Cinema is way much more than what we see on screen. There are tons of stories behind the plot, anecdotes and trivia facts that synthesize all the human dimensions of movies and these enrich the film experience of the fussiest movie buff. As it's well known, each new fact and oddity creates new paradigms and that's actually the case with Steven Prince.
This popular pseudo-fictional character wasn't really a gun dealer as many assume. His persona has transcended the barriers of fiction and has turned him into an important cult figure. But let's make things clearer. Do you remember Easy Andy? He's the young weapons dealer in Martin Scorsese's Taxi Driver (1976). One of the most intense scenes involves Robert De Niro and Steven Prince, of course. Prince interpreted Easy Andy as a determined, resolved, self-confident, and cautious man.
Steven Prince has made appearances in some other great movies, and despite the fact that many associate him with that iconic secondary character, he's played far more interesting roles. His best performance was interpreting a more important and less far-fetched character, himself. After his work in Scorsese's movie, the director saw an odd potential in this young man. He thought Prince's peculiarities made him worthy of a whole documentary on his life.
American Boy: A Profile of Steven Prince is based on a pleasant talk between friends. Comfortably sitting in his own home, Prince tells the director, and a select group of people, the craziest moments of his life, especially those related to his time as a drug addict when he was a tour assistant to Neil Diamond. All his anecdotes are illustrated with images and home footage of him and his family.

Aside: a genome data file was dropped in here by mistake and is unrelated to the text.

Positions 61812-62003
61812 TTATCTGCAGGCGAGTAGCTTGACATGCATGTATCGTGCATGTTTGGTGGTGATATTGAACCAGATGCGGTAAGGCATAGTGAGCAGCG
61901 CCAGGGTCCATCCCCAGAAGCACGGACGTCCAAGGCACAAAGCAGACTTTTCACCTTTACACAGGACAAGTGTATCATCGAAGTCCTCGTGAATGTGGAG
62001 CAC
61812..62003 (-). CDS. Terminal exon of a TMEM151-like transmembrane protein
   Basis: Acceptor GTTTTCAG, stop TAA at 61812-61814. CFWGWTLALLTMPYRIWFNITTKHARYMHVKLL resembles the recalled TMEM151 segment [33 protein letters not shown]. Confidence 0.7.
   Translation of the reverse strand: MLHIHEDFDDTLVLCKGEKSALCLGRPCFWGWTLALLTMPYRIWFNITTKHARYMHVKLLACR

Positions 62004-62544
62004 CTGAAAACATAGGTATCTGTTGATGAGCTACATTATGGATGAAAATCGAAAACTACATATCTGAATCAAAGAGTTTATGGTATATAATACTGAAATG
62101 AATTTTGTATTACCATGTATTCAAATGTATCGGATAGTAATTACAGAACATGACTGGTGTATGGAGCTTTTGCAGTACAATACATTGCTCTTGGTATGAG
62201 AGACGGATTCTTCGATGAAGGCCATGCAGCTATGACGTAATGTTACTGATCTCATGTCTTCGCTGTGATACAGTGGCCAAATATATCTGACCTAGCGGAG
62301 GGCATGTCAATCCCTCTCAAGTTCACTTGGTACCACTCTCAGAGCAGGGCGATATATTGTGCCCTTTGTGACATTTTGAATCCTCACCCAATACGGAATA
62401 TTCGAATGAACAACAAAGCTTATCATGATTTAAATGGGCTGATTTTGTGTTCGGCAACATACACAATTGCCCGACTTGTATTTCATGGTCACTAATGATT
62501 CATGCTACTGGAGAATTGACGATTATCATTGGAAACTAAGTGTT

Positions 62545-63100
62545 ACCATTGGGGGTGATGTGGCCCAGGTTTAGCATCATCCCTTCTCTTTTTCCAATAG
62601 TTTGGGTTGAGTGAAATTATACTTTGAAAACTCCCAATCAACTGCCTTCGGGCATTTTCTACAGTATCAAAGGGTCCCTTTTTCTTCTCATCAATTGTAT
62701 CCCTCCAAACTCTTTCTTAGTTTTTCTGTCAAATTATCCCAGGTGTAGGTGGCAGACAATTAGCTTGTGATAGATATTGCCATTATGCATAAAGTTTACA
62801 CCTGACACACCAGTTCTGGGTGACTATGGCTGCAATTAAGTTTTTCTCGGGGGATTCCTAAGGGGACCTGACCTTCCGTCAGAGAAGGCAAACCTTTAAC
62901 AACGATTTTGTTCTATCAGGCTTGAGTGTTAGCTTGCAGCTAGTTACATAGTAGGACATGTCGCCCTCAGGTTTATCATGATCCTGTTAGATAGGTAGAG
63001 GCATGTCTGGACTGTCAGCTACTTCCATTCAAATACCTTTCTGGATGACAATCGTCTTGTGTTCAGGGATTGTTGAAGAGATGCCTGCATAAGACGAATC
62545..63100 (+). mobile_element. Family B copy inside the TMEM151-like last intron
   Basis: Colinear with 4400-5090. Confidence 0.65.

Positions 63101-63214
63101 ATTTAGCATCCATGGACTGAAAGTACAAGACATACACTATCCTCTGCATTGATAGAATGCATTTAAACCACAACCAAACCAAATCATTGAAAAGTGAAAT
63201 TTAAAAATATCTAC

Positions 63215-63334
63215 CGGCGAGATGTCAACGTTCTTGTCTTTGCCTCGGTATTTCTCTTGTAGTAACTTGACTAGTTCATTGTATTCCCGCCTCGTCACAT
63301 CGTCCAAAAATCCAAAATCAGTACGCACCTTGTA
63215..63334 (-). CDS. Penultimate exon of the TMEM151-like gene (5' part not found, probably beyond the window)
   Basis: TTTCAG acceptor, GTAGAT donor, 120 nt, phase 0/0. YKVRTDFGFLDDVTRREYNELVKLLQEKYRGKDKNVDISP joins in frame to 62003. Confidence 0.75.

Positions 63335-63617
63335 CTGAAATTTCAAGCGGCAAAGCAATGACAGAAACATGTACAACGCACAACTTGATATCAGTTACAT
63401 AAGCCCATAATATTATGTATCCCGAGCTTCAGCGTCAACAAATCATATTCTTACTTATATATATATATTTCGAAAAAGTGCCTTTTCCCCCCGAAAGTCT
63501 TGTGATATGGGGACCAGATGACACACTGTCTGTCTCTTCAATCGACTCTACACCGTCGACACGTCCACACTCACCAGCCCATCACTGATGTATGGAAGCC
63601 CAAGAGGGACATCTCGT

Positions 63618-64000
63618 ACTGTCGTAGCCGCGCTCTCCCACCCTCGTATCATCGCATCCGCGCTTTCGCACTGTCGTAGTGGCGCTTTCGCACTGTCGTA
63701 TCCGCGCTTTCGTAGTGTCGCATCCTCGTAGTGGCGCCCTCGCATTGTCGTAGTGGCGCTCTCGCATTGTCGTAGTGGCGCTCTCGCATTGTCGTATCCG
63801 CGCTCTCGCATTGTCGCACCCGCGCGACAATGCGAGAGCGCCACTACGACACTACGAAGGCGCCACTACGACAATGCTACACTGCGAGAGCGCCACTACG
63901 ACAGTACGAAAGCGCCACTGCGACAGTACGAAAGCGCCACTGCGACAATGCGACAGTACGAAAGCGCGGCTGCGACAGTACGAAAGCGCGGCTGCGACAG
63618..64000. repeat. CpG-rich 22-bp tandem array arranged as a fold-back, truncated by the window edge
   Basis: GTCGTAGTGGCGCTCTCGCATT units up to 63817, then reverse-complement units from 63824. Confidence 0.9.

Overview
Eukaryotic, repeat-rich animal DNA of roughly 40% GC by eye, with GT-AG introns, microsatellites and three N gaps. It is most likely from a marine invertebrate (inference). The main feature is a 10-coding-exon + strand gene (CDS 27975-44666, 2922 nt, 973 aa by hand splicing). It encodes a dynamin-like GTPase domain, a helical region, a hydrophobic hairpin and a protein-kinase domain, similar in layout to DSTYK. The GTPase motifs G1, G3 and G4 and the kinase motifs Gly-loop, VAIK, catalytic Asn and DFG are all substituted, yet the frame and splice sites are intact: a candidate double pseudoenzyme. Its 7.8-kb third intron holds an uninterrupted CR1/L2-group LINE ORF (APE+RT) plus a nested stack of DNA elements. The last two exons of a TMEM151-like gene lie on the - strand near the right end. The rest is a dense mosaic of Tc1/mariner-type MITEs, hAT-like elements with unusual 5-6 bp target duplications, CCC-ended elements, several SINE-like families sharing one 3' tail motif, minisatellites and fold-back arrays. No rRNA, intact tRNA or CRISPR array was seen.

Without any fuss, Prince tells that he was addicted to heroin. Then he starts narrating a story in which, without any knowledge of medicine or first aid, he had to stab a woman in the heart with an adrenaline shot. "A girl once ODed on us; we got everything we had but nothing was working and my friend looked at me and he says: 'well, you're gonna have to give her an adrenaline shot.' I said, 'what are you talking about?' [...] So we had a medical dictionary, the needle was so big, so he said I had to inject directly into the heart, so you have to give it in a stabbing motion and then plunge everything. I had the medical dictionary and a magic marker, I started looking where her heart was, I measured two or three ribs and marked a spot right between them. I grabbed her and bam! She came out immediately." This story sounds familiar to you, for sure. It's the famous scene in Quentin Tarantino's classic film that catapulted him as one of the best directors of all times, and the movie is, of course, Pulp Fiction.
The tragicomedy that is this newbie actor's life was also a source of inspiration for one of the scenes of the animated movie Walking Life (2001). In the documentary, Prince tells how once he had to shot a tires thief that wanted to stab him. This anecdote was used by director Richard Linklater in that movie, with the only difference that in his version the protagonist accidentally shoots a waiter in a bar and the other shoots back in revenge. There's no doubt that there are many moments of real life that Hollywood has used to create box-office successes. Steven Prince, however, is a real unique case whose crazy stories keep us spellbound.
For many, films represent an escape from their monotonous life; for others, it's just an accurate portrayal of their experiences. No matter the case, there's always a good reason to get lost in the plot of an amazing movie.
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Translated by María Isabel Carrasco Cara Chards